Jimmie Dale Gilmore may have long hair and sound like Willie Nelson, but he’s the anti-Nashville.
He’s a little bit country, he’s a little bit rock ‘n’ roll … and blues and folk and honkytonk and bluegrass. The singer-songwriter from Lubbock, Texas, is all those things rolled into one.
“I’ve lost touch with what they call country music anymore,” Gilmore said recently. “It’s always been an odd thing for me, because I have never fit neatly into any categories. Because of my voice and my Texas accent, it seems automatic to judge me as a country singer, but my whole mind and tastes have gone so far astray from what that is. I don’t even know what it is anymore.”
It’s funny how artists outside Nashville, notably those in Texas, seem to have a greater appreciation and respect for traditional country music, rooted in honkytonk, blues and folk, than those supposedly on the inside.
Gilmore’s passion and determination to blur the boundaries is never more apparent than on his sixth solo album, “One Endless Night” (Windcharger Music/Rounder), due March 7. Co-produced with Gilmore’s good friend, Buddy Miller, “One Endless Night” picks up where 1996’s Grammy-nominated “Braver Newer World” left off, scouring a century of songs to interpret as only Gilmore can with his rich tenor.
In addition to two originals, he tackles songs by Townes Van Zandt (“No Lonesome Tune”), Walter Hyatt, John Hiatt (“Your Love Is My Rest”), Jesse Winchester and the Grateful Dead (“Ripple”). Along the way, he gets a little help from Emmylou Harris, Jim Lauderdale, Victoria Williams and Julie Miller. His most daring moment comes with a stunning cover of Bertholdt Brecht and Kurt Weill’s “Mack the Knife.”
“That song is from the ’30s, but it’s thoroughly modern or even post-modern,” Gilmore said. “I love Bobby Darin’s version, that’s where I first knew of it, but then I heard Dave Van Long do it and that’s what caused me to do it. I actually paid attention to the lyrics, and it’s very much like an ironic protest song, which I didn’t know from the Bobby Darin version. I didn’t know it came from ‘The Threepenny Opera’ and that the whole work was an anti-Nazi thing. Dave Van Long had said that (Brecht and Weill) were obliquely talking about the Nazis being so well dressed, so clean and perfectly orderly, but they were murderers under that surface.
“There’s something about the melody, too. It’s so simple, and yet it’s so universally loved. Musically, it makes you wonder why does a melody grab people so strongly? Why does a certain sequence of notes have such an impact? It’s a total mystery.”
Gilmore credits Miller for the album’s authenticity.
“Buddy and I work so well together,” he said. “A lot of the stuff, we didn’t have to discuss; we just knew. I noticed at one point, I was watching Buddy doing some overdubs and it suddenly occurred to me that Buddy really loves the same music that I do, that he genuinely came from a true love of country music, rock ‘n’ roll and blues and folk.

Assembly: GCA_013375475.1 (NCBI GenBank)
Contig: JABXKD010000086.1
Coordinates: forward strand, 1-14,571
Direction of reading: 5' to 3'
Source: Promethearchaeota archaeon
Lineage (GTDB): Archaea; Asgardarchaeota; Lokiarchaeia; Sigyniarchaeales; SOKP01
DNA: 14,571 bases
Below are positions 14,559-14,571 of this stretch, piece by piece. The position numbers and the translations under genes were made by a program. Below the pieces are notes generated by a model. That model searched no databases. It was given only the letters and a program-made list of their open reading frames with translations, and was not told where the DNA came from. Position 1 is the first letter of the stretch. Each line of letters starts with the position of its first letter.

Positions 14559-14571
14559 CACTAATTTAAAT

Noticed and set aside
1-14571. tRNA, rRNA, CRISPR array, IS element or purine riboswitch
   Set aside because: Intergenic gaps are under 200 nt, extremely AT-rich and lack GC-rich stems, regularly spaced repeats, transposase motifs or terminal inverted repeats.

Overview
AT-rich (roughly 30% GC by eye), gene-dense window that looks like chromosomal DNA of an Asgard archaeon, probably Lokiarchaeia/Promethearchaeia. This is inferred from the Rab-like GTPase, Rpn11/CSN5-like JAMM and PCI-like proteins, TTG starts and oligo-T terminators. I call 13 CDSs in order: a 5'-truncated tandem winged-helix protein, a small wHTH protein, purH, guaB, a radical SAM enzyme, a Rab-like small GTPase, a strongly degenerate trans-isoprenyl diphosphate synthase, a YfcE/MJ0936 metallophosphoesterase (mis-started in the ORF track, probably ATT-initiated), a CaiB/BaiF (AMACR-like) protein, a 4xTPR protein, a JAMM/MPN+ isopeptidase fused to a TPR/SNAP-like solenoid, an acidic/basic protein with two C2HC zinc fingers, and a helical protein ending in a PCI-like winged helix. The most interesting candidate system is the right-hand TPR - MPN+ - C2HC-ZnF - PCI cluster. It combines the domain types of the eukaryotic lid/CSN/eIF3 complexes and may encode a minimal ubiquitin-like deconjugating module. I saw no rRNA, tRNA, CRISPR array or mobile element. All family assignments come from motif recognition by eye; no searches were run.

“I was reflecting on how a lot of really great musicians tend to lean heavily in one direction or another. Buddy’s one of those people who’s so wide-ranging; he can go from a screaming guitar lead into the most melodic, sweet sound, and he’s equally at home.
“Like Buddy, I’ve always been very respectful of the traditional, no matter what form, whether it’s old folk music or old ballads. But I’ve also been very open to innovation, to new sounds, to new approaches. I think that’s what makes up the recipe of me and my music, that those things are going on at once. There’s something old-fashioned but also very modern.”
Gilmore found major-label success late in his storied career, signing with Elektra in 1991 when he was in his mid-40s. He gives thanks to Elektra for putting him on the map; though they parted on good terms after “Braver Newer World,” Gilmore feels rejuvenated after starting his own label, Windcharger.
“We recorded this record on a Macintosh; Buddy’s an expert at Pro Tools,” Gilmore said. “There wasn’t one inch of tape involved. It was totally digital. Of course, the mix becomes a tape process, but from the point of view of production and marketing and promotion, lots of possibilities came about that didn’t exist before.
“My manager, Mike Crowley, and I saw that there was a possibility here that we could do it on our own, and it wasn’t just a total insane gamble. We put up our own money, we produced it, we own it completely and we have total control over how we go about promoting it. It’s the perfect situation.”
THE FIRST RECORD I EVER BOUGHT: “It was Jimmie Rodgers’ ‘Honeycomb,’ and I think ‘Kisses Sweeter Than Wine’ was on the flip side.”
THE FIRST CONCERT I EVER WENT TO: “I had been to some before this, but the first one I remember vividly was Johnny Cash and Elvis Presley in Lubbock in ’56 or ’57. At the time, I think, in Lubbock, Cash was billed above Elvis. My dad was a musician and he took my sister and I to that show. I think I had already figured I wanted to do music, but maybe after that night there was never any question about it. It was so much fun.”
THE LAST CD I BOUGHT: “Steve Earle’s ‘Corazon.’ I’ve heard pieces of it in various places for a few years, and I just had to have it.”
BWF (before we forget): Spend one endless night with Jimmie Dale Gilmore on the Web @ www.jimmiegilmore.com. … The Jimmie Dale Gilmore album discography – “Fair and Square” (HighTone, 1988); “Jimmie Dale Gilmore” (1989); “After Awhile” (Elektra Nonesuch, 1991); “Spinning Around the Sun” (Elektra, 1993); “Braver Newer World” (1996); “One Endless Night” (Windcharger Music/Rounder, 2000).
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